The daily Nebraskan. ([Lincoln, Neb.) 1901-current, November 17, 1988, Page 5, Image 5

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    Readers take shots at basketball writer, letter
Don’t blame Bargen
for basketball loss
Mike Kluck’s account of the Ne
braska-Athletes in action basketball
game (DN, Nov. 11) was a “night
mare” itself to those attending the
game, those who understand the
game, and those who support what
Comhusker coach Danny Nee is
trying to accomplish. It appears that
Kluck may not fit into any of those
Worse, those who were not able to
attend the game were given a misrep
resentation of what really happened.
To Danny Nee’s credit, he used the
exhibition as an opportunity to im
prove the depth on his squad. Thanks
to incompetent reporting, whatever
confidence Jed Bargcn may have
gained from being called on by Nee
was probably negated.
Blaming Bargen for this loss, and
one play in particular, is akin to blam
ing Michael Dukakis’ loss on the fail
ure to carry South Dakota. In fact, itis
similar to condemning The Daily
Nebraskan as worthless reading on
the basis of this one article.
Kluck, we are not looking for a
journalistic Dick Vitale — especially
one with little insight into the great
roundball sport. Do us a favor and
give us facts, statistics and quotes —
and leave it at that.
Jim Boeve
graduate student
mathematics and statistics
Editor’s note: Although Mike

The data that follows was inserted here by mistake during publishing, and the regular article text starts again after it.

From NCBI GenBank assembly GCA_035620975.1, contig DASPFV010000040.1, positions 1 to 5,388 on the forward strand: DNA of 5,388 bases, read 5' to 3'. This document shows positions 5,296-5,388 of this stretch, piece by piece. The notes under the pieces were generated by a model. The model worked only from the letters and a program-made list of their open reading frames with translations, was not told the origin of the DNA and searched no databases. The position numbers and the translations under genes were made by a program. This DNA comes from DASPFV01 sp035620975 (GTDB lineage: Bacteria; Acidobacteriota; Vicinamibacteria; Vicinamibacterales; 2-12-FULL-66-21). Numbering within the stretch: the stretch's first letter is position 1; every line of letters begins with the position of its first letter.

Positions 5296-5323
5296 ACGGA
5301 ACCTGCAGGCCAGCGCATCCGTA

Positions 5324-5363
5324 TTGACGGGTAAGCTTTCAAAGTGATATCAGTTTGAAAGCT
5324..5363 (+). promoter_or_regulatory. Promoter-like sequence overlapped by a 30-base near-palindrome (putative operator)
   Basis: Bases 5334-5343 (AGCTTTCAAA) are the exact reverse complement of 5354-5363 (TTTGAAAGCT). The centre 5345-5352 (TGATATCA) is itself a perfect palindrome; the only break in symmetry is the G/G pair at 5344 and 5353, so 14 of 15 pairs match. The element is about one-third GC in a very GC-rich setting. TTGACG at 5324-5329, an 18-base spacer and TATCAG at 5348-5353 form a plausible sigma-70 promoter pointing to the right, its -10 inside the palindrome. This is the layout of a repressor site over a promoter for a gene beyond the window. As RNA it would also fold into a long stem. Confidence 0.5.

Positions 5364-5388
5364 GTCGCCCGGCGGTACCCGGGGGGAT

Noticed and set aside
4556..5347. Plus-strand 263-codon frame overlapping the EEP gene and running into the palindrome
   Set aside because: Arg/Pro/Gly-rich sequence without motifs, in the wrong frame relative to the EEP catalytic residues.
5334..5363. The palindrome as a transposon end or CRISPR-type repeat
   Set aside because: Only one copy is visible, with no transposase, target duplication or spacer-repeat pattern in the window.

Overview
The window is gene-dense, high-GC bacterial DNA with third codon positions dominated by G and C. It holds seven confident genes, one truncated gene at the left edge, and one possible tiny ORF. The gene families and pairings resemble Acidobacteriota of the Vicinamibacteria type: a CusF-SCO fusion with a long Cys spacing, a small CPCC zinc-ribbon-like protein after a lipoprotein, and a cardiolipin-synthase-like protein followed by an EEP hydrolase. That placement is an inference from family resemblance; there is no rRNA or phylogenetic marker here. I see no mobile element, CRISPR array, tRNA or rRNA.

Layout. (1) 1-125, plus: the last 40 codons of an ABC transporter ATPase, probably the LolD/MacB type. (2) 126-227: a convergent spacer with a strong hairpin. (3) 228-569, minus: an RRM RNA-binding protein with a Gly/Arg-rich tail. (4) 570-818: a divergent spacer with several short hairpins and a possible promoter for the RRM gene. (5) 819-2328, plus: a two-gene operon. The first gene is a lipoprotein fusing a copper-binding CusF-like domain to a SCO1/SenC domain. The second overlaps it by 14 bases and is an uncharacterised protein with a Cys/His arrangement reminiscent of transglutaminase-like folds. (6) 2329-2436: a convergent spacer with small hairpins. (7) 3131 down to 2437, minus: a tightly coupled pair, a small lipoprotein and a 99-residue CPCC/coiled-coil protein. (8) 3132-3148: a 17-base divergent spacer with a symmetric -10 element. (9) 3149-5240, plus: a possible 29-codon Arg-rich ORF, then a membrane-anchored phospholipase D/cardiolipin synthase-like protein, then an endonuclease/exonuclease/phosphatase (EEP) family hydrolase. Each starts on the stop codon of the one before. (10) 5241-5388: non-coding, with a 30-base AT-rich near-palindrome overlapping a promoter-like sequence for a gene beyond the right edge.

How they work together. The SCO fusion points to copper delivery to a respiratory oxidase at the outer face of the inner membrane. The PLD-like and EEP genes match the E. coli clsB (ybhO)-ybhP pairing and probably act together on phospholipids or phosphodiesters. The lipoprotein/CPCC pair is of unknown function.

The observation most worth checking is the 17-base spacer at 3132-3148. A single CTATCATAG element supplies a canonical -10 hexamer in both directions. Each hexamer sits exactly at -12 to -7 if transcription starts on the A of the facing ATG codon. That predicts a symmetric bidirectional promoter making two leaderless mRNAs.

Kluck did the reporting for the bas
ketball story, it was written by DN
senior reporter Jeff A pel. Apel’s
byline was left off because of space
Former NU player
blasts sports writer
This is in reference to the article
that Mike Kluck wrote about the
Nebraska basketball team’s loss to
Athletes in Action (DN, Nov. 11).
I find it very hard to fathom any
body, let alone a so-called sports
writer, to hiftimple-mindcd enough
to believe that a basketball game can
be lost because of the play of one
People like Kluck who believe a
game is lost because of the one play
are so ignorant of the game that it
doesn't even warrant discussion. I’m
going to say what I think, anyway.
As many people know, there are 40
minutes in a college basketball game
(that's 20 minutes in each half, in case
you didn’t know, kluck). During the
com se of a game there arc many plays
and many shots, and to say that any
one of the possessions lost a game is
It is a combination of plays that
either wins or loses a game, not a
single possession. If other players
wouldn’t have made some turnovers
or missed some shots earlier in the
Athletes in Action game, it would
never have gone into overtime.
If you have any trouble under
standing anything you have just read,
Kluck, feel free to give me a call.
Jeff Rekcweg
former Nebraska basketball player
Get a clue
Mike Kluck
This is in regards to Mike Kluck’s
article on the Nebraska basketball
team ’ s loss to Athletes in Action (DN,
Nov. 11). First of all, I would like to
commend you for quoting the score
(104-102 in overtime) correctly.
Good work! As for the rest of your
article — how can you honestly say
the loss came as the result of one
player’s (Jed Bargen’s) missed shot?
By looking at the statistics, you
will see that as a team, the Com
huskers shot 41-of-87 from the field
for 47.1 percent. There were a total of
46 missed shots by the nine players
who took them. So, how can you